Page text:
It requires swift foot.
SCENE III.-The Walls of Athens.
Enter two Senators, and a Messenger.
1 Sen. Thou hast painfully discover'd : are his files
As full as they report?
I have spoke the least; Besides, his expedition promises Present approach. 2 Sen. We stand much hazard, if they bring not
Timon. Mess. I met a courier, one mine ancient friend, Whom, though in general part we were oppos'd, Yet our old love made a particular force, And made us speak like friends: this man was riding From Alcibiades to Timon's cave, With letters of entreaty, which imported His fellowship i’ the cause against your city, In part for his sake mov'd.
Enter Senators from TIMON. 1 Sen.
Here come our brothers. 3 Sen. No talk of Timon ; nothing of him expect. — The enemies' drum is heard, and fearful scouring Doth choke the air with dust. In, and prepare : Ours is the fall, I fear, our foes the snare. [E.ceunt.
SCENE IV.-The Woods. Timon's Cave, and a
Enter a Soldier, seeking Timon. Sold. By all description this should be the place. Who's here ? speak, ho !-No answer ?—What is this? Timon is dead, who hath outstretch'd his span: Some beast rear'd' this; there does not live a man. Dead, sure, and this his grave.—What's on this tomb I cannot read; the character I'll take with wax: Our captain hath in every figure skill; An ag'd interpreter, though young in days. Before proud Athens he's set down by this, Whose fall the mark of his ambition is. [Exit.
SCENE V.-Before the Walls of Athens. Trumpets sound. Enter ALCIBIADES, and Forces. Alcib. Sound to this coward and lascivious town Our terrible approach.
(A Parley sounded.
Enter Senators, on the Walls.
Till now you have gone on, and fill’d the time
With all licentious measure, making your wills
The scope of justice : till now myself, and such
As slept within the shadow of your power,
Have wander'd with our travers’d arms, and breath'd
Our sufferance vainly. Now the time is flush,
When crouching marrow, in the bearer strong,
Cries of itself, “No more :' now breathless wrong
Shall sit and pant in your great chairs of ease;
And pursy insolence shall break his wind
With fear, and horrid flight.
Noble, and young,
When thy first griefs were but a mere conceit,
Ere thou hadst power, or we had cause of fear,
We sent to thee, to give thy rages balm,
To wipe out our ingratitude with loves
Above their quantity.
So did we woo
Transformed Timon to our city's love,
By humble message, and by promis'd means :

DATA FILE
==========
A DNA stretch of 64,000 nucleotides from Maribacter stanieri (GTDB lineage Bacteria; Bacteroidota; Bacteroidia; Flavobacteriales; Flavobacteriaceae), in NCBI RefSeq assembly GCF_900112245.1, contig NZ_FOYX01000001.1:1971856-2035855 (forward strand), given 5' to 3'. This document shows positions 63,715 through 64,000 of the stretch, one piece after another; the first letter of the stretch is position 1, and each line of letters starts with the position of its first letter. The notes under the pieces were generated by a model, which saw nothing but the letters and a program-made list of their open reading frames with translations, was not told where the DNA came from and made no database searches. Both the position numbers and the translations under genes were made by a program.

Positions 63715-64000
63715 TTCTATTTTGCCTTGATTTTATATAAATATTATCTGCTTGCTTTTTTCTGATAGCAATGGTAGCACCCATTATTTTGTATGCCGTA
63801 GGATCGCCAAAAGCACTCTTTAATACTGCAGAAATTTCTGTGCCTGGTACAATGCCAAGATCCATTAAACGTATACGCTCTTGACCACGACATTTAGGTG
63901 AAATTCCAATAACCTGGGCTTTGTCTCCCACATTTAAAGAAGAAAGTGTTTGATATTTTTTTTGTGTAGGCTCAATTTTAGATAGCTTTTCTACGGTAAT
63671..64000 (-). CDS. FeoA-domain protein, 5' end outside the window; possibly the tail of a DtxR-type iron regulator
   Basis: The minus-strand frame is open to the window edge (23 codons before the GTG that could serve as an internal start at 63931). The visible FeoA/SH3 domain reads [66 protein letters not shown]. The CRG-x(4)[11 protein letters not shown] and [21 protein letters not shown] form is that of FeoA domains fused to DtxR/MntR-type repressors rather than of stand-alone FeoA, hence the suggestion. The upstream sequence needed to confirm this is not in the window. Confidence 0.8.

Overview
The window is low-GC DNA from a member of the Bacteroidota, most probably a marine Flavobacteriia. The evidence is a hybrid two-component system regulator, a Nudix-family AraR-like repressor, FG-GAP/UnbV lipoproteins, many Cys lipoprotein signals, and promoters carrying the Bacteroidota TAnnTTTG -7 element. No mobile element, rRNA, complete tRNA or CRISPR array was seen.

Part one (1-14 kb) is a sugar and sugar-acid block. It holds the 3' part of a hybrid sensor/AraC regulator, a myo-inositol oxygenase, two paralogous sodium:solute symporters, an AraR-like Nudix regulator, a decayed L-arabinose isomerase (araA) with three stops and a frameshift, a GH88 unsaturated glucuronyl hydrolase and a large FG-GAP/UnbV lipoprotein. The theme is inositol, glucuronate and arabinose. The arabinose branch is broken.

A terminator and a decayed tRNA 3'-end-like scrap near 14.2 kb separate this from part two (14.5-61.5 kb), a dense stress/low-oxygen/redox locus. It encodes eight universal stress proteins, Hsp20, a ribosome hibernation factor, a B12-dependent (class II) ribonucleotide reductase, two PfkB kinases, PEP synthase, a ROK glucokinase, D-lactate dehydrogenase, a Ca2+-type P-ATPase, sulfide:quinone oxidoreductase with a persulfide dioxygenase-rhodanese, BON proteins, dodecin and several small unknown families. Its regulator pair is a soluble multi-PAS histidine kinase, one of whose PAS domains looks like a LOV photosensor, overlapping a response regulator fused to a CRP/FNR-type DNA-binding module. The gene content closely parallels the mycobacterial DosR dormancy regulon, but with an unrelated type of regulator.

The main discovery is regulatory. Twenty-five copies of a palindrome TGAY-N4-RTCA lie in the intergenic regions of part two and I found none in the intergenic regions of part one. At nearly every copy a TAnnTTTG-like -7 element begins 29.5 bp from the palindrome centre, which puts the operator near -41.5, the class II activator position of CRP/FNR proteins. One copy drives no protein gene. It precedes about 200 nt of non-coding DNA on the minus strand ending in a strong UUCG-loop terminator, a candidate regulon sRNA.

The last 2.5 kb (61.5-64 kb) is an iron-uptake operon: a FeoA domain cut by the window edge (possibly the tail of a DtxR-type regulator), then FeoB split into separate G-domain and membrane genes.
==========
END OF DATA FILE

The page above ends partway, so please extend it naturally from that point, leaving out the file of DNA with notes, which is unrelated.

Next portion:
We were not all unkind, nor all deserve
The common stroke of war.
These walls of ours
1 read : in folio. Theobald made the change.
Were not erected by their hands, from whom
You have receiv'd your grief : nor are they such,
That these great towers, trophies, and schools should
For private faults in them.
Nor are they living,
Who were the motives that you first went out:
Shame, that they wanted cunning in excess
Hath broke their hearts. March, noble lord,
Into our city with thy banners spread:
By decimation, and a tithed death
(If thy revenges hunger for that food
Which nature loaths) take thou the destin'd tenth;
And by the hazard of the spotted die
Let die the spotted.
All have not offended ;
For those that were, is 't not severe to take,
On those that are, revenge? crimes, like lands,
Are not inherited. Then, dear countryman,
Bring in thy ranks, but leave without thy rage :
Spare thy Athenian cradle, and those kin,
Which in the bluster of thy wrath must fall
With those that have offended. Like a shepherd,
Approach the fold, and cull th' infected forth,
But kill not all together.
What thou wilt,
Thou rather shalt enforce it with thy smile,
Than hew to’t with thy sword.
Set but thy foot
Against our rampir'd gates, and they shall ope,
So thou wilt send thy gentle heart before,
To say, thou 'lt enter friendly.
Throw thy glove,
Or any token of thine honour else,
That thou wilt use the wars as thy redress,
And not as our confusion, all thy powers
Shall make their harbour in our town, till we
Have seal'd thy full desire.
Then, there's my glove.
Descend, and open your uncharged ports.
Those enemies of Timon's, and mine own,
Whom you yourselves shall set out for reproof,
Fall, and no more; and,—to atone your fears